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LibraryThing member lauraodom
The Case for Christ documents a series of interviews of leading Biblical scholars that discuss such questions as:

Can the biographies of Jesus be trusted?
Were they reliably preserved?
Does archaeology confirm or contradict the gospels?
Was Jesus crazy when He claimed to be the son of God?
Was Jesus
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seen alive after His death on the cross?
What does the evidence establish?

I liked Strobel's writing style. He includes a nice description of his conversations without just listing a bunch of dry academic facts. The facts themselves are quite interesting. I thought his "case" was well presented, but I am of course already biased to believe it. So, would it change my mind if I were atheist or agnostic? I don't know. He does bring up common arguments and refutes them, which I found compelling.

Speaking as a Christian, I believe this book provides an interesting read in apologetics. I enjoyed it, and thought it had some solid points to support the validity of the Bible. Of course, in the end, it's written by a man. Ultimately, my faith comes from what I read in the Bible, not what a man or Bible scholar writes. I believe anything aside from the inspired word of God can have fallacies - intended or not. But I would recommend this read to others, and I gave it 4 out of 5 stars.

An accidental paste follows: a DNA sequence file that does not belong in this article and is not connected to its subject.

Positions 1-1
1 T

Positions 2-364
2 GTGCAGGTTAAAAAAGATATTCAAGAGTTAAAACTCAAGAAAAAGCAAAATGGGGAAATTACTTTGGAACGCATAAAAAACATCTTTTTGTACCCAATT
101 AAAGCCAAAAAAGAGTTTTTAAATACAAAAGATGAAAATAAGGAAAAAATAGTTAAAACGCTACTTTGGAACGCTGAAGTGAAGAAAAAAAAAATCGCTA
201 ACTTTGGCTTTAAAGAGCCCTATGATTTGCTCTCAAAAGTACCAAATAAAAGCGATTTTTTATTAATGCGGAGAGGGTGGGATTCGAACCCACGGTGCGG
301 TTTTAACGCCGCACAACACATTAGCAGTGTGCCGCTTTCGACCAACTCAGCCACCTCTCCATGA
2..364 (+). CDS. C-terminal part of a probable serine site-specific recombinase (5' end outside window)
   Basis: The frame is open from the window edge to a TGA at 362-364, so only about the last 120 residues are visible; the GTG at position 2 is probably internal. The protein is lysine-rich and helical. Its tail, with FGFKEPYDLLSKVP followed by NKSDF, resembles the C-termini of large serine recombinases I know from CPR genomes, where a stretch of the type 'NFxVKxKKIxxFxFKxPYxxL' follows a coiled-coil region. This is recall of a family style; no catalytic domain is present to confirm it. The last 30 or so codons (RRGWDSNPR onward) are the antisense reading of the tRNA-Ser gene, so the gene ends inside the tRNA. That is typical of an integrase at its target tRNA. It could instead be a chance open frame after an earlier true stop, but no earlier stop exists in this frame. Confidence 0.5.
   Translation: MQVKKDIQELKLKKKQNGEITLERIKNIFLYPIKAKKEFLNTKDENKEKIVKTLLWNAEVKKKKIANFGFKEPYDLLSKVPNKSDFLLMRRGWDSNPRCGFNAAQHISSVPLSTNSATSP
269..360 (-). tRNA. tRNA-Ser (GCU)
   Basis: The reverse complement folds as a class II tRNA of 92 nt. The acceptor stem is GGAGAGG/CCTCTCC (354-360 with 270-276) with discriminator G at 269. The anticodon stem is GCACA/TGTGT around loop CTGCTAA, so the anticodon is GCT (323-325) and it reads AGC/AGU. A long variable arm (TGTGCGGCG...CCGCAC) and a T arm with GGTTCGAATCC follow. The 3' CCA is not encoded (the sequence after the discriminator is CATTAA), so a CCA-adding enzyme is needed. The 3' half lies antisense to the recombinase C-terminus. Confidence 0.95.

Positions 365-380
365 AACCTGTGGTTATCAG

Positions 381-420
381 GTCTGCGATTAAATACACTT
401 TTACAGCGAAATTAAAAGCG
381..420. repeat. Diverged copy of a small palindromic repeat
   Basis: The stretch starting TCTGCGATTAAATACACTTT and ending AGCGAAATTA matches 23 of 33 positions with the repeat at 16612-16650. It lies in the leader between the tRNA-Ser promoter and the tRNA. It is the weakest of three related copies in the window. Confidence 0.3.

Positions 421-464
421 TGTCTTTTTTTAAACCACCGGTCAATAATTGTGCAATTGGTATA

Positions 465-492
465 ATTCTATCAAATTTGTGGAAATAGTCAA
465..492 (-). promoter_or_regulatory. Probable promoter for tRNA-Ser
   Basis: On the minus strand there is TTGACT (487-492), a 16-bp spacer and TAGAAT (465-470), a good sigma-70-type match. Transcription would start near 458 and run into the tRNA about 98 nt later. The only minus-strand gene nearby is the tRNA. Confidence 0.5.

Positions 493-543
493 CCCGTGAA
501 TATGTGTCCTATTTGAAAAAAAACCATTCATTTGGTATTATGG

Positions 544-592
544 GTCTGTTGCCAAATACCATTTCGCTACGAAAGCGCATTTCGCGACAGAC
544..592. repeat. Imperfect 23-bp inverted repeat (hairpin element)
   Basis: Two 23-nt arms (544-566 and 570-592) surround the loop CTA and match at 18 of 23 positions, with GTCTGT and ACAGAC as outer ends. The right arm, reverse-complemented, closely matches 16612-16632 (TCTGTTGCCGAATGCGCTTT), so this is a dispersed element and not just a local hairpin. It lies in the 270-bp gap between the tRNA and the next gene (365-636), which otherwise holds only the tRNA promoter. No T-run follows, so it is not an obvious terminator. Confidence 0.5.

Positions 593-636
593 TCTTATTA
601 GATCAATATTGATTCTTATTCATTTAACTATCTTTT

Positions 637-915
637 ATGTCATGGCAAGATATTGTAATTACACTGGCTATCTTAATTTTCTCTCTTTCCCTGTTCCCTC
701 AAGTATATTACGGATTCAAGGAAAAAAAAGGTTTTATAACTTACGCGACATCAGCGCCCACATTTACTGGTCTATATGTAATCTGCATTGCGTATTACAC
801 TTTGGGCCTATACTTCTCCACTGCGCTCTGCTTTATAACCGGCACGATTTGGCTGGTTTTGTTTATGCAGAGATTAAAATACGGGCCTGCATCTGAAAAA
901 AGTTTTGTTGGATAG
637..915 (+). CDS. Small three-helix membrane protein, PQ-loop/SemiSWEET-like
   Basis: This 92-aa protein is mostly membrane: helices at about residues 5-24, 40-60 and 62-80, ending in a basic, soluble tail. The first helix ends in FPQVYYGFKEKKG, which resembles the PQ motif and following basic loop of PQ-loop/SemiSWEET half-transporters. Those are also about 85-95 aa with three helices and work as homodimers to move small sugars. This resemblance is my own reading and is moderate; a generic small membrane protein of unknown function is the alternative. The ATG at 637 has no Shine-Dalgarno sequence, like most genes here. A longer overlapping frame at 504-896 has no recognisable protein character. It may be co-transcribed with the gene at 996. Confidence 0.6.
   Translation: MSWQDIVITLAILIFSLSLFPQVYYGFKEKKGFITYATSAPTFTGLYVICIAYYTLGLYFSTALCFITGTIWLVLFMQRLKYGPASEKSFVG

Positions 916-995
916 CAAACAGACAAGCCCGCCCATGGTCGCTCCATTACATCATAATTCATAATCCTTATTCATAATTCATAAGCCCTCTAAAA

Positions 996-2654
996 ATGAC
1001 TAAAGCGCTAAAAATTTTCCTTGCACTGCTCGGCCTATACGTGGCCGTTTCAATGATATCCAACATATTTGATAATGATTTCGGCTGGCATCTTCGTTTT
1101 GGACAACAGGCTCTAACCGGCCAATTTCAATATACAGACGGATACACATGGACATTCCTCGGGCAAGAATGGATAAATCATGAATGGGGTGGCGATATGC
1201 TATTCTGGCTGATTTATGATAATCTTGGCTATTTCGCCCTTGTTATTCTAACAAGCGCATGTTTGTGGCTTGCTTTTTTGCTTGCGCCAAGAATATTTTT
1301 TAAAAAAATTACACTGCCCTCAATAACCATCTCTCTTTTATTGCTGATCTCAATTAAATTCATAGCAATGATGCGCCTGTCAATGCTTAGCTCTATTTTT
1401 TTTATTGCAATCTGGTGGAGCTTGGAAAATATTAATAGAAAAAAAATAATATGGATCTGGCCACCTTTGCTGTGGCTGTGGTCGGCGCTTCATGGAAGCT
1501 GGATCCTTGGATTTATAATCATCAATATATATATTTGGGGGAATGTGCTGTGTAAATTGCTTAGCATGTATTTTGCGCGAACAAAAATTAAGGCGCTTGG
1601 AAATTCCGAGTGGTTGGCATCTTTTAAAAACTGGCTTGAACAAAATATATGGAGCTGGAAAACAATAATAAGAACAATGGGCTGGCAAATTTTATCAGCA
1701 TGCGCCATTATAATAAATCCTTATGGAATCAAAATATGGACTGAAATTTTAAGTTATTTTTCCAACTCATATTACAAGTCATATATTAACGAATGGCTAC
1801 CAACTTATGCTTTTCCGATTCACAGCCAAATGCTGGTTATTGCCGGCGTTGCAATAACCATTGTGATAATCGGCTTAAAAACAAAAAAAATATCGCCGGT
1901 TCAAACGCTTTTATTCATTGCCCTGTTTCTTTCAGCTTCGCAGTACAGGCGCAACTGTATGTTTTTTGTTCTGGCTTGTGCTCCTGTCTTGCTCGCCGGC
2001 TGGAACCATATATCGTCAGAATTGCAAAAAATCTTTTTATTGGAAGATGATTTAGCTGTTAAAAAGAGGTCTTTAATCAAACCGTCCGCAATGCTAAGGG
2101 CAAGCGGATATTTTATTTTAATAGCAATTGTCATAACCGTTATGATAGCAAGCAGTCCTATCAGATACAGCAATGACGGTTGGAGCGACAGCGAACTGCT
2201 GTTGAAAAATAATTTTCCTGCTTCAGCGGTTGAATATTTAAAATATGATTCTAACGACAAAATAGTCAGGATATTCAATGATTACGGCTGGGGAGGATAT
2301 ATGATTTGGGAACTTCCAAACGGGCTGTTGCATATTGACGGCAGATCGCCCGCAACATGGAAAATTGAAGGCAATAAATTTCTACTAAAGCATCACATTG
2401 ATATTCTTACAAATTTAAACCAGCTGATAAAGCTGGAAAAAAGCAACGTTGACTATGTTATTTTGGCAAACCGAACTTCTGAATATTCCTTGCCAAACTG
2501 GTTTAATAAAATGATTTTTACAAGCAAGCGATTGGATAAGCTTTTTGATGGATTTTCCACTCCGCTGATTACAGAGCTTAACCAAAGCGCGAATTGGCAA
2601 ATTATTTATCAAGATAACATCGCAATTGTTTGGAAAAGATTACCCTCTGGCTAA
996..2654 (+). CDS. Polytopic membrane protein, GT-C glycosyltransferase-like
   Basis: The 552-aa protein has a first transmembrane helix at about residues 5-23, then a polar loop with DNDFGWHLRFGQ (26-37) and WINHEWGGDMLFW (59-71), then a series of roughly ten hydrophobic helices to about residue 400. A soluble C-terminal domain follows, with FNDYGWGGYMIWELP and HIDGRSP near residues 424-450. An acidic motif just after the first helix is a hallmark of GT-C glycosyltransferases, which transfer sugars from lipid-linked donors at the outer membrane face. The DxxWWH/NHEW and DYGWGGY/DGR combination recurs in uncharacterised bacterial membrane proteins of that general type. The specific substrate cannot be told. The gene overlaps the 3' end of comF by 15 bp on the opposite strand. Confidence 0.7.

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LibraryThing member moonbridge
Lee Strobel asks some tough questions about Christianity and as a crime reporter knows how to get some answers.
LibraryThing member PuddinTame
When I review religious books, I feel that I should state that I am an atheist. Nonetheless, I try to review the book from the point of someone who may disagree with me. It is necessary to distinguish between "Jesus" and "Christ." I know a number of liberal Christians, and indeed, some atheists,
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who are certain that Jesus did exist, but they don't believe that he was the messiah, or, Christ. Some of these Christians still think that he is a prophet, even if not divine. Strobel takes a more conservative view: he is arguing that the Christian Testament can be taken literally and that Jesus is indeed the messiah.